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Thinking about ‘real things’

I was coming home from work, and one of my favorite songs came on – “Real Things,” written by John Brown and Billy Dean, the country singer of hits like “Somewhere in My Broken Heart.”  It’s performed by one of my favorite country voices, Joe Nichols.

The song is a tribute to genuine things in life like memories, grandparents and first kisses. The last verse says “I want real things, like ‘I love you’ or an amen from the very last pew, and ‘I miss you dad; Son, I miss you too.’”

I heard that for likely the hundredth time, but it hit me like never before.

There I was on Highway 24, teared up in my Silverado, missing my dad like I hadn’t since I was a little boy. Because of COVID-19, he hasn’t been able to visit Alabama in almost a year and a half – the longest we’ve ever gone without seeing him.

My father’s career in nuclear power led him to a life in Minnesota. The Navy led him to nuclear power. My impending birth led him to the Navy.

It’s a cruel twist of fate that the thing he did for me is now the thing that separates us by an 18-hour drive.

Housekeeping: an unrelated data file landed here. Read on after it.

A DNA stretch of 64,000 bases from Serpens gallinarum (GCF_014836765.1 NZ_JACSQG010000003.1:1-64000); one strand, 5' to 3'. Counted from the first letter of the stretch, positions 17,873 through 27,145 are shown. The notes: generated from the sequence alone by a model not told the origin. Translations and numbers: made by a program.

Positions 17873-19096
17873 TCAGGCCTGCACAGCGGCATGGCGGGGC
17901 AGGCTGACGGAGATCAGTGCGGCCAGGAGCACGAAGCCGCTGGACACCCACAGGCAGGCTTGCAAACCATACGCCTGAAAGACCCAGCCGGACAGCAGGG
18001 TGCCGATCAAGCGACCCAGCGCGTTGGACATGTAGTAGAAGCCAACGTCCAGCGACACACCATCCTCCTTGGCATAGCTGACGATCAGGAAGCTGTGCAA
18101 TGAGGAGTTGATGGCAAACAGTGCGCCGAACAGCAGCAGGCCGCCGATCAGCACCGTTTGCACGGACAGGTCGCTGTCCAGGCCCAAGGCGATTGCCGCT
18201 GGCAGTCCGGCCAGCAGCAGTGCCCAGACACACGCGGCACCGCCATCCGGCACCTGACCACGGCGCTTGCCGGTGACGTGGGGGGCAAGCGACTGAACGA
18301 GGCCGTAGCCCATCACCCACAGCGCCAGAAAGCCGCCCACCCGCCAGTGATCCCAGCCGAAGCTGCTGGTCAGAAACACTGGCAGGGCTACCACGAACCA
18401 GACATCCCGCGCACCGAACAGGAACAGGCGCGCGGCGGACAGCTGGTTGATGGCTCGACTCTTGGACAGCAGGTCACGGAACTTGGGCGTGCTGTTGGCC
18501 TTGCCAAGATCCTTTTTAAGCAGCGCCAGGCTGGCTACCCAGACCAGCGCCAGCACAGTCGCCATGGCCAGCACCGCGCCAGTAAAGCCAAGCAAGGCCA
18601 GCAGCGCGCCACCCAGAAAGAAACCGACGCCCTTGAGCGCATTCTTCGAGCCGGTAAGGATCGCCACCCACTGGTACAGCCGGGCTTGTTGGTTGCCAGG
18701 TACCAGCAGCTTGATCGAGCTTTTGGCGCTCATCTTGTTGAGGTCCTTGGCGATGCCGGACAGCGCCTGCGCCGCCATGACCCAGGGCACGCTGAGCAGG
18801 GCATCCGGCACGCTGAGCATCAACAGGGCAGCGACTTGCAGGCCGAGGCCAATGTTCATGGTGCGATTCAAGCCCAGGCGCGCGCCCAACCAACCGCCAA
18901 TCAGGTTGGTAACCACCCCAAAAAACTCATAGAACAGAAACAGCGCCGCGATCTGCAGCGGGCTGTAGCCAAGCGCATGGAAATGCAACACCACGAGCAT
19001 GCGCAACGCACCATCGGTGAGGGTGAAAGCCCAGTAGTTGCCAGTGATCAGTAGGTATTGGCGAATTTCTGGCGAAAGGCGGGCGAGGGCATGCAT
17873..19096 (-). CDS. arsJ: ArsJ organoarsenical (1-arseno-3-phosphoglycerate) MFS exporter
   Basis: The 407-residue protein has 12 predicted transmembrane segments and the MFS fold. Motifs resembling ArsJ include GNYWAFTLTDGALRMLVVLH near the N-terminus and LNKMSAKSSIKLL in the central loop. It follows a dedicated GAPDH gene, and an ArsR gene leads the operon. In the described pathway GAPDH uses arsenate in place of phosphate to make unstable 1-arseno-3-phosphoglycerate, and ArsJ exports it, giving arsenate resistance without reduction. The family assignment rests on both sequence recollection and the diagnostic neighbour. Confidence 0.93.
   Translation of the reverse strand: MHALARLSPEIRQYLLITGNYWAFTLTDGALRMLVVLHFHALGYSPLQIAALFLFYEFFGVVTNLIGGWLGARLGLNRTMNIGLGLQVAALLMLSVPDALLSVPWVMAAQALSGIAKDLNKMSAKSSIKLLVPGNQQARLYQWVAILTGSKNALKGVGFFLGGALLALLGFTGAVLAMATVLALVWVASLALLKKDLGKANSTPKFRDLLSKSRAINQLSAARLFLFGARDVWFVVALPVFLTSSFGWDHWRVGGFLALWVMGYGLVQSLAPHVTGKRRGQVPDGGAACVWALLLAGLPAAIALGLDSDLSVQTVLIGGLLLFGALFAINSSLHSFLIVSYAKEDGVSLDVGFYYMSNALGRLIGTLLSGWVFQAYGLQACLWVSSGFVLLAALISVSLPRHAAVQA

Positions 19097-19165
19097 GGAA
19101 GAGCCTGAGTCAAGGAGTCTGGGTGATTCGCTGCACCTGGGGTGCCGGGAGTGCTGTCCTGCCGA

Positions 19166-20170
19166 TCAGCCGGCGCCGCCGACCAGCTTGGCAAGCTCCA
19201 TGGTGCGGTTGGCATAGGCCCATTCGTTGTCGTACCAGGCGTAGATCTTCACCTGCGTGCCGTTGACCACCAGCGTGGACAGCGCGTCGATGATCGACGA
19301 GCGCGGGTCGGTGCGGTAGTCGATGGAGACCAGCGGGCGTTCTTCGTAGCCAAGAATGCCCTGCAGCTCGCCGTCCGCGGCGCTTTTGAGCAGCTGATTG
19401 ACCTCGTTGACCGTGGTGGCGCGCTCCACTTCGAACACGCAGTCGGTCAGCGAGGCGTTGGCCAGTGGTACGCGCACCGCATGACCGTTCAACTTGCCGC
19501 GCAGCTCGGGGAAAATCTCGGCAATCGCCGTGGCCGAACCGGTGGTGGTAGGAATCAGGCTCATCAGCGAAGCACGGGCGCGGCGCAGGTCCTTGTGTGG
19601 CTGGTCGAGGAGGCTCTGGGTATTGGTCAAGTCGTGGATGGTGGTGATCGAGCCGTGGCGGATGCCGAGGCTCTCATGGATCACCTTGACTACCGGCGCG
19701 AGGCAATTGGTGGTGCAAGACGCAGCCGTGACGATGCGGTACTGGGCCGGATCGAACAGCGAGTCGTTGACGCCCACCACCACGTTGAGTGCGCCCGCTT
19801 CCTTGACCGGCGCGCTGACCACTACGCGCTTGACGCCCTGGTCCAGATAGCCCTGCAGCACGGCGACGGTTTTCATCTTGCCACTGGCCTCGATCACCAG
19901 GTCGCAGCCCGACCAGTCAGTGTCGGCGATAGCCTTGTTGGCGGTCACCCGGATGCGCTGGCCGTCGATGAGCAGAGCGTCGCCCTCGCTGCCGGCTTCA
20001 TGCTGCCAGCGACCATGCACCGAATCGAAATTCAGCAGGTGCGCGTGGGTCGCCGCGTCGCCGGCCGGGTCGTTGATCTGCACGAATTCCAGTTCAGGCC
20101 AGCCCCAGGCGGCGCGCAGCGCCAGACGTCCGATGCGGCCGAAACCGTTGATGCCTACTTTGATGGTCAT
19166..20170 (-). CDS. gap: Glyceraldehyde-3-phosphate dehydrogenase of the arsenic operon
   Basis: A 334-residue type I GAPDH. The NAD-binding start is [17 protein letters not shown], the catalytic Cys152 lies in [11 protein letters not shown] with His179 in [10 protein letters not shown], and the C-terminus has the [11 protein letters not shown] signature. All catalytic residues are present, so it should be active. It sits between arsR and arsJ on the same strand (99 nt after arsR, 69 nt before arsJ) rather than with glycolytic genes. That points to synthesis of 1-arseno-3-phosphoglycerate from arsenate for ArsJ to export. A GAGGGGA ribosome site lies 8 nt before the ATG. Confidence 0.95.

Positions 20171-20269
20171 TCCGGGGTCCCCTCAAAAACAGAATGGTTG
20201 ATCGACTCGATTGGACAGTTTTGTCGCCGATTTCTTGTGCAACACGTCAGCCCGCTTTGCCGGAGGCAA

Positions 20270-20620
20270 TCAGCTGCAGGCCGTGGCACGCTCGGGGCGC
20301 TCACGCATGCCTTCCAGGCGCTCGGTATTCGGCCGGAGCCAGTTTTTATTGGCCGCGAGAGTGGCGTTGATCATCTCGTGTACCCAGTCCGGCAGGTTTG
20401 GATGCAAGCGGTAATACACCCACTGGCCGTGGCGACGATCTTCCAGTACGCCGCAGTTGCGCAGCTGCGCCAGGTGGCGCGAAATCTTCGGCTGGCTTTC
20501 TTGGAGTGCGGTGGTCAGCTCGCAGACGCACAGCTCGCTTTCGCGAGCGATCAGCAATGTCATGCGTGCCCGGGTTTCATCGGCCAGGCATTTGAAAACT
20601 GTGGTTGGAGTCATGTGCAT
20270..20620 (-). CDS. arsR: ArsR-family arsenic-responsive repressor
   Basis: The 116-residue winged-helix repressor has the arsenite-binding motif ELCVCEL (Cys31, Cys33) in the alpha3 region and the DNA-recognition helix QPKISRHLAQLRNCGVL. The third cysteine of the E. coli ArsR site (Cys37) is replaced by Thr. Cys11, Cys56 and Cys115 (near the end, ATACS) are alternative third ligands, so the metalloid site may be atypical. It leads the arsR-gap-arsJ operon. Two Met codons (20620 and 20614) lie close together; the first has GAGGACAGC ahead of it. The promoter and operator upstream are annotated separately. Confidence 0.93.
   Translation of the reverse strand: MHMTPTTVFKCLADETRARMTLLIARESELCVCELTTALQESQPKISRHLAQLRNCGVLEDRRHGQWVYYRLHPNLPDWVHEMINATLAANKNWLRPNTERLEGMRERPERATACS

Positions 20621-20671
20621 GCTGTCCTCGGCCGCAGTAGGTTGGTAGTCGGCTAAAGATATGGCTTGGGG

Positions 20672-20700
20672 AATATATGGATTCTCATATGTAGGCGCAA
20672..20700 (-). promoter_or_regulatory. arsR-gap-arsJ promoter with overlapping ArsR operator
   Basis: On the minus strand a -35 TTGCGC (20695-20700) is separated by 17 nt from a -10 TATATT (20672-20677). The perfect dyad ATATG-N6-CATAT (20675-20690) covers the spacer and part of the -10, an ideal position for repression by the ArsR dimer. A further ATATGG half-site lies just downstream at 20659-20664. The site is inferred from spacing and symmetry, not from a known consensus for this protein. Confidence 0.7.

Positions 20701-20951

Dad and I talk on the phone often, but different shifts and busy lives make that hard sometimes. I talk to my son every day, even if only for a minute before he puts his Xbox headphones back on. The thought of routinely going a couple weeks without seeing or hearing from him pains me. Who knows where life will lead the both of us – but that might be coming.

I was having lunch with a couple of older friends a few weeks back. We were talking about their adult children – where they were, what they were doing now, when the last time they talked to them was. I asked them about adjusting to life after your kids are gone. I wanted to know how they did it.

One said, “Well, you don’t really have a choice, you know? They got a life of their own to make. You raise them so they can make it. So you just let them go and do your best to move on.”

My dad worked out his travel restrictions and got here last Friday. It’s been good to finally see him again.

I inherited many of his mannerisms. I passed many of those on to my son. We all make the same faces, have similar voices and use the same hand gestures.

Yesterday morning we were in the kitchen watching my wife cook breakfast. I can’t remember what she asked, but it was something none of us knew the answer to. My Dad, myself and my son threw our hands up, pursed our lips to the right and raised our eyebrows. All the same way, all at the same time, all in the same room. Then we laughed at the moment, together.

That’s a “Real Thing.”

Stults is a performing songwriter from Russellville.

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